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New TOS entry necessary?, or refine some existing TOS entry or just leave all as is?
Alexxander
post Dec 28 2009, 11:05
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From explanation TOS1:
QUOTE
the Hydrogenaudio staff will attempt to keep the forum free from all objectionable content

but in TOS list there's no mention of what is considered objectionable content.

TOS5:
QUOTE
All members that post to the Hydrogenaudio community must acknowledge and discuss only acceptable topics when starting a new thread.

What is acceptable?

Personally I surely don't like to see the HA forums to be used for spreading, promoting or improving (audio) tools to easen bad practices. Statements about sound quality and posting about how to obtain protected material or bypassing protection methods are clearly addressed in TOS. But the door seems to be wide open for tools and human imagination is endless wink.gif

Any feedback is welcome.
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Soap
post Dec 28 2009, 12:40
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It is Reasonable to trust the moderators to be Reasonable.
That doesn't mean you'll always agree with them.


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Fandango
post Dec 28 2009, 15:06
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I'm quite sure that I know what tool you had in mind. It is the EAC log faking tool.

I wonder what bad practice this tool is promoting? Sure it can make an audio rip that had errors look as if it was error-free. But who really cares? If you know your rip had errors, then you simply try to rip the CD again, maybe with another drive. No sane person would fake a log for himself and believe the audio was repaired. So the tool is not a scam, it likely works as advertised, meaning the author does not promise you things it can't do, like repairing rips that had errors.

The only thing you could say about the tool that it may be vaporware. But in that case I would say innocent until proven guilty. And even then it won't be the first time, that someone advertised his software project without delivering. AFAIK just announcing software is not against the TOS here.

Now who is really affected by this tool's supposed bad practice? We all know who it is, and we all know that we don't give a damn about those people here.

PS: Regarding a more clearer wording in the rules. I also think, like Soap said, that the moderators know best if some content is objectionable in any way.

This post has been edited by Fandango: Dec 28 2009, 15:14
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Akkurat
post Dec 28 2009, 16:08
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QUOTE
Now who is really affected by this tool's supposed bad practice? We all know who it is, and we all know that we don't give a damn about those people here.


Fandango, I know that you have read the other topic, just wondering if you missed one of my posts:

QUOTE (Akkurat @ Dec 28 2009, 04:27) *
I'd hate to see HA spread bad practices. Where's the individual in there? E.g. HA fights against audiophile crap, how's this different? What next? An app that does fake lossless checks? Don't you think that it undermines the HA reputation of being a level-headed and a rare oasis of good info and practices? The question was/is that what kind of a place HA wants to be. Personally I don't care shit about this idiotic app.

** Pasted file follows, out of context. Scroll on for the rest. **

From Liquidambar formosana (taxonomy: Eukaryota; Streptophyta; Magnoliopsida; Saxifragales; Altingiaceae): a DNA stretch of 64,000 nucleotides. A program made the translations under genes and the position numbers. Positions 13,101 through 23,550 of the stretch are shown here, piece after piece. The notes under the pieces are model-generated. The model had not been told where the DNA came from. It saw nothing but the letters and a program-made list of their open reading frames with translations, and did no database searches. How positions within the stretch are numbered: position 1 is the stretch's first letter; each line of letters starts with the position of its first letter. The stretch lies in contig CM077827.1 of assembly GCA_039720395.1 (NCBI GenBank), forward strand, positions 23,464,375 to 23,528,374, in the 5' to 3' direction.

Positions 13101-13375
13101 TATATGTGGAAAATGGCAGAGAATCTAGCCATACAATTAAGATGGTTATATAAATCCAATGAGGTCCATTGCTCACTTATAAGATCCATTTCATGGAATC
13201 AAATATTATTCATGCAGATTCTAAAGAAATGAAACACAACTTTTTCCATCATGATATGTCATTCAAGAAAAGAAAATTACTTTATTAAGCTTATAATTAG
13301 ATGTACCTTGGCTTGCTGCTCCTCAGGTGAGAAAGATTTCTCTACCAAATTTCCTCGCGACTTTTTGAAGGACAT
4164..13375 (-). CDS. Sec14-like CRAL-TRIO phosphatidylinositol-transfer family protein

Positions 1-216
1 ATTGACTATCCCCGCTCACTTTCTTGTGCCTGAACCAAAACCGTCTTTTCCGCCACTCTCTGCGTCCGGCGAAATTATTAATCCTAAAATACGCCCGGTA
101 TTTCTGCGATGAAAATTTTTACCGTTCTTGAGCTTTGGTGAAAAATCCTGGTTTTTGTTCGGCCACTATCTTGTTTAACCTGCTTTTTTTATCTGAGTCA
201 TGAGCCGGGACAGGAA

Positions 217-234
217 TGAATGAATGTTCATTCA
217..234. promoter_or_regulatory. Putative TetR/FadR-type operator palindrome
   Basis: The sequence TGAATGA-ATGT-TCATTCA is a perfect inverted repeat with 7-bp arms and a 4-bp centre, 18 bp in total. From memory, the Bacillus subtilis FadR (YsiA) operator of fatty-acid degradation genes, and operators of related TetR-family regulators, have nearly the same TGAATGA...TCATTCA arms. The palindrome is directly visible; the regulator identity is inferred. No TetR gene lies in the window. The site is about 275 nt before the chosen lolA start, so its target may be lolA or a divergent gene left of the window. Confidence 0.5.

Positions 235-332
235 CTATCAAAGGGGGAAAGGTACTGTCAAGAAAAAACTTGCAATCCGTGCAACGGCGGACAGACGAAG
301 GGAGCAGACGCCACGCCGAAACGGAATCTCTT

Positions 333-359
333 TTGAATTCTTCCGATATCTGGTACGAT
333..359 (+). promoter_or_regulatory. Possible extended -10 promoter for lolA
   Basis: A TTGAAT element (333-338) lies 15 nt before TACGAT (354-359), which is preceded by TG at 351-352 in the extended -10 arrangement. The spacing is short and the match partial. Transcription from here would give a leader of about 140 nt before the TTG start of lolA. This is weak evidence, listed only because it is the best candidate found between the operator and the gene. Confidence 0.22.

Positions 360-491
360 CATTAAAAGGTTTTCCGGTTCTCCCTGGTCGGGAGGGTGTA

You also seem to think about it only from individual perspective.

Bad practice: transcode lossy, edit/fabricate logs, etc., I'm sure you can figure it out if you put your mind to it. wink.gif
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Akkurat
post Dec 28 2009, 16:12
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QUOTE
Personally I surely don't like to see the HA forums to be used for spreading, promoting or improving (audio) tools to easen bad practices.

+1
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Alexxander
post Dec 28 2009, 16:54
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QUOTE (Fandango @ Dec 28 2009, 15:06) *
I'm quite sure that I know what tool you had in mind. It is the EAC log faking tool.

I started this topic with a broader point of view. The EAC log editor was just the trigger to bring to light something I wondered sometimes in past. Should HA allow the usage of its resources for something with the intentional purpose of altering information by invented data? The real goal of an author doesn't matter, it's about principles.

@Soap's: You're right, the reasonability of the HA moderators have let to quality forums. My point is more about drawing a clearer line for what might come in the future, it can make moderation easier.
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hlloyge
post Dec 28 2009, 18:01
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Well, it is not what the moderators think about the software, it is what the world would think about this software being discussed on HA. HA always had good reputation among people as the place where you could learn good things about audio, especially encoding. Bear in mind that a LOT of people use warez, music and such. When these people notice the fake logs, they will search around and if they find the info about that software here, on this site, bad rumors will spread. You can choose to ignore this software, after all, most, if not all people here rip and encode their own CDs - but bad rumors about this site isn't something I'd personally want to read about on the 'net.